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COMPANY OF GOOD

A small company with a big heart

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Spic & Span Pte Ltd is a cleaning services outfit staffed by no more than 50 people - ex-offenders, displaced workers, persons with disabilities, or come from marginalised families.

Singapore

DO a Google search on cleaning services in Singapore, and a myriad appear, anything from dry-cleaning services to housekeeping facilities.

However, dig a little deeper into service platforms such as Kaodim and Helpling, and a small company which offers cleaning services to a wide range of private and commercial residences will soon appear.

Spic & Span Pte Ltd is a cleaning services outfit staffed by no more than 50 people, whose office is tucked away in Concorde Shopping Centre on Outram Road.

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But this is no run-of-the-mill cleaning firm. Its workers are ex-offenders, displaced workers, persons with disabilities, or come from marginalised families.

Spic & Span's intention to hire workers who would otherwise have been discriminated against was no accident.

Fresh from his stint as a civil servant, founder Benjamin Chua, 29, and a friend heard that several older workers were being retrenched, and started a housekeeping company to hire them.

From the outset, Mr Chua decided the company would focus on doing good for society, and hiring the retrenched workers kickstarted it.

"We took it as a call to action," he said.

The company's social outreach grew from there, eventually encompassing the Yellow Ribbon Project, which gives offenders opportunities after prison, and Family Service Centres which provide family counselling services under the Ministry of Social and Family Development.

By working closely with social workers who have similar backgrounds, the company helps participants get back on their feet.

In a recent case, Mr Chua recalls a 68-year-old ex-offender whom he spoke to in prison just before his release. The man had been in and out of prison for about 10 years, and asked for a second chance to turn his life around.

"I said to him, 'This is not your second chance, this is your last chance. You are 68, you cannot afford coming back in again one more time,'" Mr Chua recounted.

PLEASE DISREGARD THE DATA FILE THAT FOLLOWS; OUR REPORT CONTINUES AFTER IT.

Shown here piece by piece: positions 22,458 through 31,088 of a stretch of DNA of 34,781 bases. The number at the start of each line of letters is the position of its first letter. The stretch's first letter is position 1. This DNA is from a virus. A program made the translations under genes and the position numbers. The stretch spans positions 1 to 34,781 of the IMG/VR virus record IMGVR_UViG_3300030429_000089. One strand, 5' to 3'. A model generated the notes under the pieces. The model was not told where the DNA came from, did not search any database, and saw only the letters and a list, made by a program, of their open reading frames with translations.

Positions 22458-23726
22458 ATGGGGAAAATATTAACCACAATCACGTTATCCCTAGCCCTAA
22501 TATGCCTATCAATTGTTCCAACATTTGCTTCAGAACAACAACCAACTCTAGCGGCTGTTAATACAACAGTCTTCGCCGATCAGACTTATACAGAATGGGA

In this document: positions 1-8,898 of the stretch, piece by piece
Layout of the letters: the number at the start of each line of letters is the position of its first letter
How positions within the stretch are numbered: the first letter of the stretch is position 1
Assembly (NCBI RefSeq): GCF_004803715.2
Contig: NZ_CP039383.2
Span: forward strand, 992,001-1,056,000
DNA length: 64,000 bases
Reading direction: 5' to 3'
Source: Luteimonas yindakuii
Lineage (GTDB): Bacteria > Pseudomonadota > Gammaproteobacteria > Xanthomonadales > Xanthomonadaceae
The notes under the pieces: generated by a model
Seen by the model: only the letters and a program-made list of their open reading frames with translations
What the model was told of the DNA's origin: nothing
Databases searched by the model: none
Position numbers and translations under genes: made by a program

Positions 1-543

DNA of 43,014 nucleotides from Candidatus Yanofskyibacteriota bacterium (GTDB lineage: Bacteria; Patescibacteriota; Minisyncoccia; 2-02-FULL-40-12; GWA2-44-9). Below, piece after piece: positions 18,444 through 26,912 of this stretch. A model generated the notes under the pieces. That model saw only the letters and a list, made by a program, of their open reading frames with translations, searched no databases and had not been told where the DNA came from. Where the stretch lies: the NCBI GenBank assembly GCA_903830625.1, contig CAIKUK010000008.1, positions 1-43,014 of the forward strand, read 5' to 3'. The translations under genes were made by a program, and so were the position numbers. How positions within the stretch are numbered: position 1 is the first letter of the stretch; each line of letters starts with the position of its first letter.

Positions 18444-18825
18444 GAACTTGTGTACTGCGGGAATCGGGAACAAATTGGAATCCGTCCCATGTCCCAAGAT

The man has been working with Spic & Span for half-a-year, having handled difficult assignments and is doing well, Mr Chua said.

Spic & Span, in operation since 2015, was founded to provide jobs to marginalised Singaporeans through professional cleaning services.

"I believe the main purpose of running a company is to be able to create more jobs that can provide good value to the economy," said Mr Chua.

But companies first must have the support systems ready to manage workers of different backgrounds.

"The methods of managing an ex­offender are different from someone who has special needs," said Mr Chua.

"We build support systems to manage their behaviour, emotions, mindset and social issues."

He added that the hardest part can be helping someone reintegrate into society, especially if they have been in prison for a long time.

"It's quite a shock to them," Mr Chua said, describing cases when ex-offenders got confused with new bus numbers and new train lines springing up.

"For them, the main thing is how they get to work. Do they even have an EZ-link card?

"Sometimes the (Central Narcotics Bureau) officer message them via WhatsApp (for regular drugs testing) and they will get stressed because they don't know how to message back - that's how big the literacy discrepancy can be."

In such cases, the supervisors step in and help to connect them. Management needs to connect well with the rank and file, and staff across every level of the company need to be able to handle such cases.

Mr Chua is cognisant that the cleaning market is extremely competitive, and that the company needed to stand out without selling out.

To that end, Spic & Span has branched out into other areas of facilities management, and the company is training staff in concierge, airport transfer and pest management, among other areas.

"We tell every single one of our new hires that we are hiring them based on their merits and not because of their backgrounds," Mr Chua said.

"We are still learning the ropes of how to manage different workers so that we can also increase our social outreach."

  • This article is part of a series highlighting inspiring companies that are catalysts of change in corporate giving. The Business Times supports NVPC's Company of Good programme as a media partner. Go to www.companyofgood.sg for more information.
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